Canadian maple syrup: barrel for barrel, it’s more valuable than crude oil, has proven health benefits and, most important of all, it tastes delicious! As a resident of Quebec, which is home to over 13,000 maple syrup producers, I like to think I know a thing or two about maple syrup. In 2016, those Quebec producers created the equivalent of 10,000 full- time jobs and produced 95 per cent of maple product exports from Canada.
Canada is the world's largest exporter of maple products, accounting for approximately 71 per cent of the world's maple syrup exports. Most of that syrup from Quebec – 65 per cent – went across the border to the United States, followed by 11 per cent to Germany and seven per cent to Japan.
But while Canada dominates the global maple syrup market, the industry still has its sticking points. StatsCan says in spite of a 225 per cent production increase over the last decade, Canada's world share has fallen nine per cent due to rising competition from the U.S.
So, what can Canada do to regain global market share?
Major maple syrup opportunities flow freely through CETA
The provisional application of the Canada-European Union Comprehensive Economic and Trade Agreement (CETA), which came into effect in September 2017, offers perhaps the best immediate opportunity for Canada's maple syrup exporters. Nearly 94 per cent of the EU agricultural tariff lines are now duty-free, including maple products. Previous to the agreement, maple syrup and sugar were subject to tariffs as high as eight per cent.
Apart from Germany, which accounts for 11 per cent of Canada’s maple product exports, other European countries that top the list of export destinations include the UK, France, Denmark, the Netherlands and Belgium.
Maple syrup businesses can get a step ahead and determine whether their product qualifies for preferential duty-free access by seeking an advanced ruling through the EU’s Binding Tariff Information (BTI) system, which provides Canadian exporters with the opportunity to obtain a binding, written ruling concerning the tariff classification of their products prior to export.
This provides exporters with assurance regarding the tariff classification that their products will receive, as well as further guidance and information regarding the rule of origin that the products must satisfy to benefit from preferential tariff treatment under CETA.
Keep in mind that Canadian products exported to the EU must also meet a number of regulatory, sanitary and labelling requirements (you can find the details at the Agriculture and Agri-Food Canada website).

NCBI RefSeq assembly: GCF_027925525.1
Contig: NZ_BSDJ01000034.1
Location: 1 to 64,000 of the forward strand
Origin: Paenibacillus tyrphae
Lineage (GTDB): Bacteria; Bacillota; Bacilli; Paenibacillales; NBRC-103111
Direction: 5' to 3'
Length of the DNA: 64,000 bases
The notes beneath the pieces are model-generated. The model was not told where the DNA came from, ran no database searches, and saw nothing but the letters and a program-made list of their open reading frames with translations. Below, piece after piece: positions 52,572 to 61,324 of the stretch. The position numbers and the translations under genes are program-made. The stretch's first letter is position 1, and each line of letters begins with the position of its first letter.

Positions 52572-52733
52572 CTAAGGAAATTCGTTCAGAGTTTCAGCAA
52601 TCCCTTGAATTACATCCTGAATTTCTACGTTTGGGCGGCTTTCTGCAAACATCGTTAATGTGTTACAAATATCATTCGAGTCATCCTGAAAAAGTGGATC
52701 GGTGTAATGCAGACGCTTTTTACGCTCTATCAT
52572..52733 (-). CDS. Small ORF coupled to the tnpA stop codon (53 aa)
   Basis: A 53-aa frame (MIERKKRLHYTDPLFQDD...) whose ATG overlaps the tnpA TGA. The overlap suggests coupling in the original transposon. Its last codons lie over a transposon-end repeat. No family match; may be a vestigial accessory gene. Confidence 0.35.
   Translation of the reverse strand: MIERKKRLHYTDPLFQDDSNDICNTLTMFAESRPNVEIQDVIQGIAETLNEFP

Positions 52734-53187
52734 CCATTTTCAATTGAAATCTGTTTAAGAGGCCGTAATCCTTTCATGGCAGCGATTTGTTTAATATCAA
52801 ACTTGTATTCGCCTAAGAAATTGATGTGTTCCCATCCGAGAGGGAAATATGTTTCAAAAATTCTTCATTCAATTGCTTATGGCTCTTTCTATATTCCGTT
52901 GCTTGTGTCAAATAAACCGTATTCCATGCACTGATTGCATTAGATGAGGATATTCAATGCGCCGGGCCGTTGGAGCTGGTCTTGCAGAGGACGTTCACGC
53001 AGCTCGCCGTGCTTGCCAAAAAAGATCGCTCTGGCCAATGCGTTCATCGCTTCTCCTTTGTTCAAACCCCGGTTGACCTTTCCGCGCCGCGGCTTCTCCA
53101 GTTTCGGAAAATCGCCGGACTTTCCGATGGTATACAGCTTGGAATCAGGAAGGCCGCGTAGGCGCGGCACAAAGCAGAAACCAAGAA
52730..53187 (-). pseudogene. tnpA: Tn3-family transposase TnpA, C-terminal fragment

Japan also loves our maple syrup
Once implemented, the Trans Pacific Partnership (TPP) will provide Canadian exporters, including maple product producers, with significant opportunities to expand their markets in Asia. That includes Japan – an economy of more than 130 million consumers that loves Canadian maple products.
According to Global Affairs Canada, Canadian agriculture exports to Japan totalled $4.4 billion between 2012 and 2014. Key products included pork, frozen berries, maple sugar and maple syrup.
You should also check out
How EDC is helping more maple syrup producers tap into new markets
At EDC, we’ve seen firsthand the unique challenges that maple syrup producers face as they work to grow their business. That’s why we’ve expanded our Export Guarantee Program to help more producers expand their operations and increase production, in neighbouring U.S. states like Vermont. These producers need financing to cover investments in land, taps and equipment, which EDC’s Export Guarantee Program helps them to obtain through a guarantee to their financial institution. If you’re interested in learning more about the Export Guarantee Program, definitely reach out to us at EDC to find out more.
With the global market for maple syrup predicted to grow at a compound annual rate of 6 per cent by 2021, the future certainly looks sweet for Canada’s producers, as long as they recognize the opportunities and make the right moves to grow their market share.